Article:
A New York Times trend piece ignited the debate all over again back in April, declaring, “Loose, even baggy, jeans for women and men were booming and poised to become a hallmark of our post-pandemic world.” Even the man who made skinny jeans a cultural phenomenon, former Saint Laurent designer Hedi Slimane, is blowing out his jeans in his current role at Celine. To wear skinny jeans now is to run the risk of seeming out of touch.

Maybe that’s why I haven’t bothered with jeans in so long. They’re too tied up in generational angst. The minute I commit to a pair, I’ve committed to an idea. I’m too wishy-washy, noncommittal and eager to please to tie myself to a trend. No one’s ever gotten mad about a pair of sensible navy trousers. Who has an emotional attachment to khakis besides the guy from the State Farm insurance commercials? If I don’t play the game, I can’t lose.

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That’s what’s so noble about the wandering hipsters of Northeast L.A. No one is challenging the skinny supremacy of their jeans. The people of Highland Park aren’t just going to chuck their Urban Outfitters denim in the bin. The skinny jean dream is not dead for the late-30s bohemian hopeful who still puts buttons on their jacket lapels. Stretches of Northeast L.A. might make you feel like time stood still back in 2009.

There’s still the taint of guitar strings and navel gazing in the air all around Northeast L.A., but that’s not the natural scent of the place. This was and remains first and foremost a working-class community — with auto body shops, corner stores and panaderias lining York Boulevard. Time doesn’t actually stand still. Places like Highland Park are being jerked into a brand-new world, where every year people move with the hope of remaking the area in their image.

There’s something special that happens when Daniel Buezo and Weleh Dennis get in a room together. They have a bond, forged through the creation of their brand Kids of Immigrants.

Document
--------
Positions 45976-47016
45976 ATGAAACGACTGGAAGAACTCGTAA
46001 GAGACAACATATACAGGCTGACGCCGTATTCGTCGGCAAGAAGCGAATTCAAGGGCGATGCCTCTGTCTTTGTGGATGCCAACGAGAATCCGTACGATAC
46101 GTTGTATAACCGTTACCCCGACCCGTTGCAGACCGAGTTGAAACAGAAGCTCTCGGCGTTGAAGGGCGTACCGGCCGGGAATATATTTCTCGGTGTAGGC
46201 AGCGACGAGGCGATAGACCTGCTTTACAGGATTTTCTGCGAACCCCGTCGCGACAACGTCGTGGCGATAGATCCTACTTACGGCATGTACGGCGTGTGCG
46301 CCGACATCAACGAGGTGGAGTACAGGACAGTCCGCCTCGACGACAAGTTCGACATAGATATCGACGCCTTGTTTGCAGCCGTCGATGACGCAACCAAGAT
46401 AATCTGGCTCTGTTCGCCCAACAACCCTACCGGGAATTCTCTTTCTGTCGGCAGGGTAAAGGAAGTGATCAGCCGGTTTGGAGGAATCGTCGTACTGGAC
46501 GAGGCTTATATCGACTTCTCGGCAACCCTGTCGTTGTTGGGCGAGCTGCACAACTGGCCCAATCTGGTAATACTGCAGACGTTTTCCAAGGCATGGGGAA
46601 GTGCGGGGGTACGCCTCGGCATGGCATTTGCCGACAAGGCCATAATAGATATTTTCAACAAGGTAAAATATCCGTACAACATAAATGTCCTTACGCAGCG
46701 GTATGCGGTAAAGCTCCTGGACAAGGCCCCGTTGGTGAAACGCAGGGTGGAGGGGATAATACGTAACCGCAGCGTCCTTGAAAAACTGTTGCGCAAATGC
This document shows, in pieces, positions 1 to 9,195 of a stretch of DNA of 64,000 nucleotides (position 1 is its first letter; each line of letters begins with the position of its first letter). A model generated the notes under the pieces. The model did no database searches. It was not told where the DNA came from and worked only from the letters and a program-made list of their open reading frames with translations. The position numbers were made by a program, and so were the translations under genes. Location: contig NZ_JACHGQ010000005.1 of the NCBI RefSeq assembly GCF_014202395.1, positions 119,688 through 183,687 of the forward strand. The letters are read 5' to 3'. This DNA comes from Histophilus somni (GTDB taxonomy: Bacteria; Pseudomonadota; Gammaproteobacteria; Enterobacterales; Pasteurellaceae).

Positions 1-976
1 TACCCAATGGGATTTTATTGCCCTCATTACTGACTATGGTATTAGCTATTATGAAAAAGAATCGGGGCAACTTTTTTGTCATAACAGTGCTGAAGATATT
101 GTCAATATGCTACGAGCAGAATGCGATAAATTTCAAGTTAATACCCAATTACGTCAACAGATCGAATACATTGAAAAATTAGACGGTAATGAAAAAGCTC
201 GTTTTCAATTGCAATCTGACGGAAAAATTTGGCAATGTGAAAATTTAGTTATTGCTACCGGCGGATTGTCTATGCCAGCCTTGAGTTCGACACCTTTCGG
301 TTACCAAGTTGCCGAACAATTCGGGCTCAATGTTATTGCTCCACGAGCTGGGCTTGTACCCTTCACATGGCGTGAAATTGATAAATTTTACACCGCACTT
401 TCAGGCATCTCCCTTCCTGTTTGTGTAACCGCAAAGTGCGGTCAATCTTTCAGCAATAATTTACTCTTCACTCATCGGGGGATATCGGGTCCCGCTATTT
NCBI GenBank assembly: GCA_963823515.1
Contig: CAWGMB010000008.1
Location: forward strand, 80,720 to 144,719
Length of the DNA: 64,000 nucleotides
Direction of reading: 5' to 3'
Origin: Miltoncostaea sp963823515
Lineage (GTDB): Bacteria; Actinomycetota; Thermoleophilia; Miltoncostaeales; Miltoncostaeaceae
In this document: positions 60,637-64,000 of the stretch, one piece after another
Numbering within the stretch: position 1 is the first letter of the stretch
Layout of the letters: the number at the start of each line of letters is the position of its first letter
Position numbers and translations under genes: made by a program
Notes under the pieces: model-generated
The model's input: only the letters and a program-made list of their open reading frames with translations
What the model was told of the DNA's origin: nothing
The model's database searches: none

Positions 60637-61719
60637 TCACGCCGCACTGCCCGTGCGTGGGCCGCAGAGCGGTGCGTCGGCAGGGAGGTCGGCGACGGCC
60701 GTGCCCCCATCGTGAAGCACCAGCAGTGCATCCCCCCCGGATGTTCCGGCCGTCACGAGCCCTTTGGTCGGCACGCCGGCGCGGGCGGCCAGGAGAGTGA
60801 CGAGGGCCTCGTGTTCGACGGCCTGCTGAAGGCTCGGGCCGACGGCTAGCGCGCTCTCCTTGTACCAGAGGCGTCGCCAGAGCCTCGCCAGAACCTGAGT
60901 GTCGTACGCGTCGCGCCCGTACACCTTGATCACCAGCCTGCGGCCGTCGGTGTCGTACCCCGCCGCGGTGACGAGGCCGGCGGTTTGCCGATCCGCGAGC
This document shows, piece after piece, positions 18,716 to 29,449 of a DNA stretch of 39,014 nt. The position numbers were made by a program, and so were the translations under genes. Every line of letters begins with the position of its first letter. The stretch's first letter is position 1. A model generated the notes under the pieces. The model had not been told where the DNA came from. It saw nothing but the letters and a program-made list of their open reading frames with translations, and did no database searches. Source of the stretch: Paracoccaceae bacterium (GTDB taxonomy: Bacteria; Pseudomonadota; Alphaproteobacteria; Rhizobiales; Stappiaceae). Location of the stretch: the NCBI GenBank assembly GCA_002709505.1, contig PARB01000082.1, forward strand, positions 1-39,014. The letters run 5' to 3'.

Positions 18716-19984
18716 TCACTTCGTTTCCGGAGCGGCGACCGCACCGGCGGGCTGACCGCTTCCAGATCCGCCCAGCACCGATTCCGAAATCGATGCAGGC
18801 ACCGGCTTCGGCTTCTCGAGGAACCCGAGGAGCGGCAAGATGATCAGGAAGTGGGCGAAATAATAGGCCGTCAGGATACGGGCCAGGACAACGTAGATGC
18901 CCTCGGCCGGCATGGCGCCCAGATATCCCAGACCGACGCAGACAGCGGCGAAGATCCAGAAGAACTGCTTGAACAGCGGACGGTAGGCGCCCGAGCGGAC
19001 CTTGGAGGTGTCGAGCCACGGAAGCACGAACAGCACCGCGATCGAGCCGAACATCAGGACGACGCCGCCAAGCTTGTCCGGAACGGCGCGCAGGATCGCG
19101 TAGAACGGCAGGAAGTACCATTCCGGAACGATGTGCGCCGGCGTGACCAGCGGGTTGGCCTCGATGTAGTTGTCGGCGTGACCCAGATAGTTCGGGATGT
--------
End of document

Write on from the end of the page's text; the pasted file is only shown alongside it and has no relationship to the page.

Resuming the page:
If the grocery store you like isn’t in your neighborhood, don’t worry. It’ll open there soon enough. Don’t like the bars because they don’t play the music you prefer? Be patient. Gentrification is not necessarily the act of moving to a new neighborhood. It’s when your presence fundamentally changes the fabric of a place to suit your needs. It’s sort of like that with jeans. That idea of the “perfect fit” and the way people criticize others for how they wear their jeans is a form of fashion gentrification. Millennials don’t like baggy pants, so baggy pants should go away. Gen Z doesn’t understand why millennials wear skinny jeans and they should all throw their pants in the dumpster.

But that conformity might actually bring some people together. Maybe it’s that a lot of younger people grew up listening to Morrissey. Maybe they found themselves in the 2000s hipster culture that was so willing to co-opt blue-collar aesthetics. No matter the motivation, skinny jeans seem to cross ethnic and cultural barriers. It doesn’t matter if you grew up in Northeast L.A. or just liked being able to walk home from the York on a Friday night. You probably have to squeeze into your pants in the morning. What brings us together more than the shared feeling of being incredibly uncomfortable after a large meal? I gave up the skinny jeans thing a long time ago, because they just didn’t fit. But really, there’s no such thing as a perfect fit — if it’s a neighborhood, a generation or a pair of jeans.

Dave Schilling is a writer, humorist and appreciator of fashion whose work has appeared in the New Yorker, the Guardian, New York Magazine and GQ. He is also the host of the “Galaxy Brains” podcast.